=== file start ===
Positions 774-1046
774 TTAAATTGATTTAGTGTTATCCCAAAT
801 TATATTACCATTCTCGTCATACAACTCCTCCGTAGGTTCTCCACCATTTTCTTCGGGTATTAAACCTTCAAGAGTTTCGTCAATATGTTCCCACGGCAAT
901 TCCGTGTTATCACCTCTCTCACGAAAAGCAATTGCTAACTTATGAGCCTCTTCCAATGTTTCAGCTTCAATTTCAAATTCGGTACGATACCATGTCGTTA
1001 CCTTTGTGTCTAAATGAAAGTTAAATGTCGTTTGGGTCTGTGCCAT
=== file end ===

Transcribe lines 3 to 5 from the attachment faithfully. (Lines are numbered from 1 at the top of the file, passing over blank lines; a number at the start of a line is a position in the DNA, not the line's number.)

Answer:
801 TATATTACCATTCTCGTCATACAACTCCTCCGTAGGTTCTCCACCATTTTCTTCGGGTATTAAACCTTCAAGAGTTTCGTCAATATGTTCCCACGGCAAT
901 TCCGTGTTATCACCTCTCTCACGAAAAGCAATTGCTAACTTATGAGCCTCTTCCAATGTTTCAGCTTCAATTTCAAATTCGGTACGATACCATGTCGTTA
1001 CCTTTGTGTCTAAATGAAAGTTAAATGTCGTTTGGGTCTGTGCCAT